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Republicans talk top issues in battle for Georgia governor's seat

We spoke to Gov. Brian Kemp, former U.S. Senator David Perdue, and former state Representative Vernon Jones about their campaigns.

MACON, Ga. — In just four months, Republican candidates will face off in the primary election. 13WMAZ's Ashlyn Webb spoke with the gubernatorial candidates to find out issues most important to them as the campaign starts to heat up.

Georgia's 2020 election is still a top talking point for two Republicans hoping to be the state's next governor.

Former U.S. Senator David Perdue and former state Representative Vernon Jones question how Gov. Brian Kemp handled President Donald Trump's challenge to the election results.

"What I've claimed is there have not been any outside, independent investigations. Yes, we've heard the Governor, Lt. Governor, Attorney General, Secretary of State all brag about 'Yeah, it was a clean election,' but they have not demonstrated that with outside objective evidence," said Perdue. 

"Brian Kemp has let this state down. He cut and ran on election integrity. He refused an audit where people just wanted their questions answered. No one is trying to overturn the election. They just want to make sure it was a free fair and transparent election," said Jones.

Election integrity is a top issue for both Perdue and Jones, but Gov. Kemp says he's addressed the 2020 election by signing Senate Bill 202. He claims the law secures Georgia's elections and makes voting more accessible.

Kemp says he's running on his record; highlighting how he's handled the COVID-19 pandemic and economic development. His platform also heavily focuses on public safety and gun rights, like constitutional carry.

"The bad guys and the people who shouldn't have guns. They're the ones that shouldn't have them. What we're trying to do is that law-abiding citizens that simply want to protect themselves and their property and their business can do the same," said Kemp.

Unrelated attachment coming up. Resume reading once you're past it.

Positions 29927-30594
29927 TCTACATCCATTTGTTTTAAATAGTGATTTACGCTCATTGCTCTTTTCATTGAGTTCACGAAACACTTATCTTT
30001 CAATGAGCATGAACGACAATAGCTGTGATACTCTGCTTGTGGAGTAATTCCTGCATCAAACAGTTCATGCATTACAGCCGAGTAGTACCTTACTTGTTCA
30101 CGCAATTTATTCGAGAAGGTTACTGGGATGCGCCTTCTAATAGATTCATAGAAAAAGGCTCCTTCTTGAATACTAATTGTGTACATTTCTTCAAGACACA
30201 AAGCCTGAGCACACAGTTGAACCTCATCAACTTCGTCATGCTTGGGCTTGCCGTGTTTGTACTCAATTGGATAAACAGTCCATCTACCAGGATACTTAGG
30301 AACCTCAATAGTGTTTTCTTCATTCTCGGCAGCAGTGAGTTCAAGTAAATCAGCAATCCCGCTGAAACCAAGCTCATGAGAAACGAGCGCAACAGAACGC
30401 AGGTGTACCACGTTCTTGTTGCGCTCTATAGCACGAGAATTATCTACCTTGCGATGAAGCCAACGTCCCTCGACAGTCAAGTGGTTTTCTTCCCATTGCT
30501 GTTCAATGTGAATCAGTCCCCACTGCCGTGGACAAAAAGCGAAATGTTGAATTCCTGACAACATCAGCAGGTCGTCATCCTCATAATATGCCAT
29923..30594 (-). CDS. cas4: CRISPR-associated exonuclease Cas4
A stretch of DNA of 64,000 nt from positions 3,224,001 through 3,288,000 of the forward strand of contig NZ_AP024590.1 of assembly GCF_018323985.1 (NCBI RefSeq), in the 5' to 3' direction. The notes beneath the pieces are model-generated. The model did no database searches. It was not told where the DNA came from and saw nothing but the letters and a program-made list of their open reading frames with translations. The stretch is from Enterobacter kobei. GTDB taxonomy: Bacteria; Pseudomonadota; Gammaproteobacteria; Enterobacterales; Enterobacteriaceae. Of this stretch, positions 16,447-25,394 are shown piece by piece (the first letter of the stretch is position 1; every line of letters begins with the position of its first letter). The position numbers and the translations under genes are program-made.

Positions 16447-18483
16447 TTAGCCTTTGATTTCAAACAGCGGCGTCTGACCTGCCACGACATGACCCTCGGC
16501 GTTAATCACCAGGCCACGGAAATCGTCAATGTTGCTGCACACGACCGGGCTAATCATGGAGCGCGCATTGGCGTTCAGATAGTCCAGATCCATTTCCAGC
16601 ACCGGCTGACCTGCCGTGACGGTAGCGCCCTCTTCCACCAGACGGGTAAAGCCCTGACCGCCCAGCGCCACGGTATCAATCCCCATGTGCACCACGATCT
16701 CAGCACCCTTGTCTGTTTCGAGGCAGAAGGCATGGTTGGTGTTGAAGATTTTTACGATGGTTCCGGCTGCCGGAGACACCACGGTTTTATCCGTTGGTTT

Perdue and Jones both say they're running with the promise of cutting state income tax.

Jones says he wants to protect "Georgia values." He highlighted only allowing women to compete in female sports and banning the teaching of "Critical Race Theory" within Georgia's public schools.

Between continued speculation about 2020 election results and former President Trump's endorsement of Perdue, some experts claim there's a divide in Georgia's Republican Party.

We asked the candidates about the state of the Republican Party moving into the primary. Both Perdue and Jones say the party is divided, and they blame Gov. Kemp for the division.

"We have a divided party right now. The conservatives are divided. I don't think he's [Kemp's] going to be able to bring them together. I think I have a better shot at doing that," said Perdue.

"I can hold the line with Republican voters. Get them enthused to come out and at the same time I'm able to take away from the Democrats' column," said Jones said when asked how he would unite the party given he formerly identified as a Democrat.

However, Kemp has repeatedly claimed the party is not divided. 

"A lot of folks in the media talk about the party being divided, I don't really see it that way," Kemp said, talking about what he's heard from supporters on the campaign trail. "The feedback I'm getting is Republicans are uniting. They are excited about 2022."

Two other people are also currently running in the Republican race: Kandiss Taylor and Catherine Davis.

According to Taylor's campaign website; Jesus, guns, babies, and conservative values are at the core of her platform.

Davis is concerned with election integrity, protecting infant life in the womb, and parents' right to select a school, according to her campaign website

The Republican primary is May 24. So far, Stacey Abrams is the only Democrat to announce a run for governor.

RELATED: Should Georgia eliminate income tax? There might be more consequences than you think

RELATED: 'This law is different and extraordinary' | Expert explains Perdue's lawsuit against Gov. Kemp's new campaign finance law

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